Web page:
This sort of fear created the increased likelihood that seniors would find themselves alone more often than not. A bubbling fear of falling accompanied coupled with dramatic lifestyle changes, as no one would be present to help in the event of an emergency, can spell disaster for at-risk seniors. That fear can quickly lead to an increase in future fall risk. Living in such fear creates more risk and spikes the possibility of sustaining a life-altering injury,
Mitigating the fear of suffering from a fall can help seniors to prevent falls. However, without proper support and encouragement from their communities and families, ensuring the health and safety of loved ones does not come easily.
Many seniors devote regular time to attending fitness and movement classes, including fall prevention classes. Knowing their mobility and strength are decreasing, seniors have to pay special attention to keeping up with their exercises and maintaining all the mobility they can manage.
The pandemic took away many opportunities for seniors to go out and exercise in their usual capacity. The natural consequence proved to be an overall decrease in physical activity and conditioning. A reduction in physical training presents a problem for senior citizens, including an increased risk of severe falls.
Decreased physical activity can impact a senior’s confidence in their ability to move around without incident. That sort of mental strain can also put them at greater risk of suffering from a fall. The pandemic increased that fear, which put more seniors at risk than ever before.
Many senior citizens participate in weekly programs, such as mobility classes and strength training. The pandemic made many of these gatherings impossible, as gyms and recreation centres alike closed their doors for an extended time.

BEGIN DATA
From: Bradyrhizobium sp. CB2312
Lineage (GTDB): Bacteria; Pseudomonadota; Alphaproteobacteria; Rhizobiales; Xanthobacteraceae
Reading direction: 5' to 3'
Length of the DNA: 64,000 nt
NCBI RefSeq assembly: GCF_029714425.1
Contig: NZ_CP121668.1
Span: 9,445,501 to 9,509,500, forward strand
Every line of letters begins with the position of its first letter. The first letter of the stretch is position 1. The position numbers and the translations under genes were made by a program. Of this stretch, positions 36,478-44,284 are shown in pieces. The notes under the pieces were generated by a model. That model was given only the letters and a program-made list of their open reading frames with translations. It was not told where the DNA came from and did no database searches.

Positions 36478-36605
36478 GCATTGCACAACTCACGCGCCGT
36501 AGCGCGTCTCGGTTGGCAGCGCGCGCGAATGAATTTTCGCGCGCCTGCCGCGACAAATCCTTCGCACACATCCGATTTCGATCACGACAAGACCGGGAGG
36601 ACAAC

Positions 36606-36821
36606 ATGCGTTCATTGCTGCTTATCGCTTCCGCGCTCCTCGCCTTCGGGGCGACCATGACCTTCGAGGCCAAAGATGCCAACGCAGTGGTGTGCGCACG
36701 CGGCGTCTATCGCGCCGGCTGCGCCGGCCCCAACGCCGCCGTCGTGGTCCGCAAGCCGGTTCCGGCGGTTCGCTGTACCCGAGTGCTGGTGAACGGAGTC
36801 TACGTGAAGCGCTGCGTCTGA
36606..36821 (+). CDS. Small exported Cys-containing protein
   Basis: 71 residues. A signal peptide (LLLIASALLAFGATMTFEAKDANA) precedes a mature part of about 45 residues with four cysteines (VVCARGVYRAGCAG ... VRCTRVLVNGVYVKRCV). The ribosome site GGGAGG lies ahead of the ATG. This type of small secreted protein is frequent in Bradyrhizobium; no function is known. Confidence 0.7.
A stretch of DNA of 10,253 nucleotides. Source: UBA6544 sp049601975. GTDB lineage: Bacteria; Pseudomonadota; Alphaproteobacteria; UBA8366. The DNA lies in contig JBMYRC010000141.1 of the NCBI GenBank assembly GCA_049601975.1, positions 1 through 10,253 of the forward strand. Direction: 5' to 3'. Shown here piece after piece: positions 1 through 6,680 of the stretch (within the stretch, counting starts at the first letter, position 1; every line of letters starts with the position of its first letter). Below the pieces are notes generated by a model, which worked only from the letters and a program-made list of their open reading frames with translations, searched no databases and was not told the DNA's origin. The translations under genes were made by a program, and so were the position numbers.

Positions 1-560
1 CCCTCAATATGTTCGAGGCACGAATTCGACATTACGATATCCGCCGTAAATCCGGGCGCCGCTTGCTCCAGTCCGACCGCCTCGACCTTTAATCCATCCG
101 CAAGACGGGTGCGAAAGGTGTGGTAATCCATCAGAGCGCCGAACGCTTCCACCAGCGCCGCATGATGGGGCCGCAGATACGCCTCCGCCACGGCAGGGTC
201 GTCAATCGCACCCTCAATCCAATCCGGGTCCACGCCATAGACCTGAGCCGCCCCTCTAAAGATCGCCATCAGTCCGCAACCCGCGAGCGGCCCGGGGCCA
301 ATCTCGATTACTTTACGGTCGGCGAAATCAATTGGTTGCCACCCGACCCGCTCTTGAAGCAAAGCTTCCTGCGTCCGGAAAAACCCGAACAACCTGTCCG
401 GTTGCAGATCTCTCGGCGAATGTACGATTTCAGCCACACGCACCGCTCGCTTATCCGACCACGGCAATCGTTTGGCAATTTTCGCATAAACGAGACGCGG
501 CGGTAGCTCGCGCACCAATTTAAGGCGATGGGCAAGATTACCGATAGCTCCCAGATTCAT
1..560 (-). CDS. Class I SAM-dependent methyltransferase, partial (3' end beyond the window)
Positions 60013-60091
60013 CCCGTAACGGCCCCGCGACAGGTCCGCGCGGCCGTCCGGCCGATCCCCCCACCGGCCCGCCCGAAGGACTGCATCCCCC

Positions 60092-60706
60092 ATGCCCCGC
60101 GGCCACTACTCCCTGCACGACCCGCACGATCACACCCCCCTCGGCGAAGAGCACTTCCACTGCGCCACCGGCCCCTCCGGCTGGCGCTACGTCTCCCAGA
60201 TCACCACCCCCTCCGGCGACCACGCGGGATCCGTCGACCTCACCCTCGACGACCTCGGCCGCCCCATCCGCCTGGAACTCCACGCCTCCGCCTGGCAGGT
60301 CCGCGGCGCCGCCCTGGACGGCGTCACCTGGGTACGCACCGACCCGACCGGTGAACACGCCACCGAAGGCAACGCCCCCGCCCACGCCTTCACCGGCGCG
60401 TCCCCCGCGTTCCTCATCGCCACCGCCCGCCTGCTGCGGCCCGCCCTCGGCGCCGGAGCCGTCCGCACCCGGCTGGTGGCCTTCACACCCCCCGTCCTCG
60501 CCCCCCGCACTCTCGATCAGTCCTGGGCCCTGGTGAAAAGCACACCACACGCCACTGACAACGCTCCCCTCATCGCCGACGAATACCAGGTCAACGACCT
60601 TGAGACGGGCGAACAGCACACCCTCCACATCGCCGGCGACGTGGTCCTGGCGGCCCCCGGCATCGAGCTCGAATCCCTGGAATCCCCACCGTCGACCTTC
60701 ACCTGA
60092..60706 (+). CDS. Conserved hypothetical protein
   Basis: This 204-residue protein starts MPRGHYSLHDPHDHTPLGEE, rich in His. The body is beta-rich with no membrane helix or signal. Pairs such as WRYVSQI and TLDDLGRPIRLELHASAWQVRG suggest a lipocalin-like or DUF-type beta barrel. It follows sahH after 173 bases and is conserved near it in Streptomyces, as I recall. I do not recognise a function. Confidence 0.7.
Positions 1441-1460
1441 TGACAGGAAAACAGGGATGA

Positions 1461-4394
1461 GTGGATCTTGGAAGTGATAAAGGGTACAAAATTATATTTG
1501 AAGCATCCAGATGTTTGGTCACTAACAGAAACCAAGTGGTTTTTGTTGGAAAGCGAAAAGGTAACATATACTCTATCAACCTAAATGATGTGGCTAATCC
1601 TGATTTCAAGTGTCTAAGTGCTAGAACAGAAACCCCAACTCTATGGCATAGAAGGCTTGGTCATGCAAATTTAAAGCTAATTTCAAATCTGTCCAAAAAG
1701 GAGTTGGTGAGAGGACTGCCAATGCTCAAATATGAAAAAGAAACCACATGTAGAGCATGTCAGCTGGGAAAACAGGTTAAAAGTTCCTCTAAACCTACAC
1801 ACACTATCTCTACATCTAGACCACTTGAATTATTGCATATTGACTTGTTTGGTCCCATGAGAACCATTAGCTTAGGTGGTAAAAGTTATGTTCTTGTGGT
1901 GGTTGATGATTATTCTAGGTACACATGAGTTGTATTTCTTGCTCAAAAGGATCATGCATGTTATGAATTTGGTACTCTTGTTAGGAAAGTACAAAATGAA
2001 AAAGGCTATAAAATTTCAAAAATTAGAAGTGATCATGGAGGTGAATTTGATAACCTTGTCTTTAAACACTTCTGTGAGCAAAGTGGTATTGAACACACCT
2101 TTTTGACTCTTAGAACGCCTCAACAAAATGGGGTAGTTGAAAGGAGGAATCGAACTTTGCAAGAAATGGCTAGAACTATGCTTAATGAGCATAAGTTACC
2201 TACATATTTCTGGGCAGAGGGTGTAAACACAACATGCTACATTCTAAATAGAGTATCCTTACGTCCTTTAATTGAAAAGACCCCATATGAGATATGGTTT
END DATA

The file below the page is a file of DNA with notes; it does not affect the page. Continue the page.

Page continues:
Without the help of trained instructors, seniors had less opportunity to work on their mobility. This lack caused a problem for those who already had difficulty getting around. Without classes and accountability, seniors could not continue strength training, mobility programs, balance exercise, and other vital activities.
The COVID-19 pandemic posed a particular risk for senior citizens. As one of the most vulnerable groups, isolation became the natural precaution for many who feared catching the virus. While family members made an effort to visit at a distance, such as staying outside or interacting through glass doors, the likelihood of loneliness became normal for many senior citizens.
Without people to keep them company, seniors spent more time alone, having to do daily tasks that might have otherwise fallen to friends and family. This added responsibility posed a severe problem for the less mobile of the senior community, as specific tasks around the house can be pretty dangerous.
Having less company to help with these tasks contributed to the increased fall risk that seniors experienced during the pandemic.
The COVID-19 pandemic increased the risk for senior citizens, who spent more time alone and less time being active during lockdowns and virus-related fears. Falls became a severe hazard. Being aware of the most vulnerable in a community makes it easier to provide help and offer assistance, especially during uncertainty.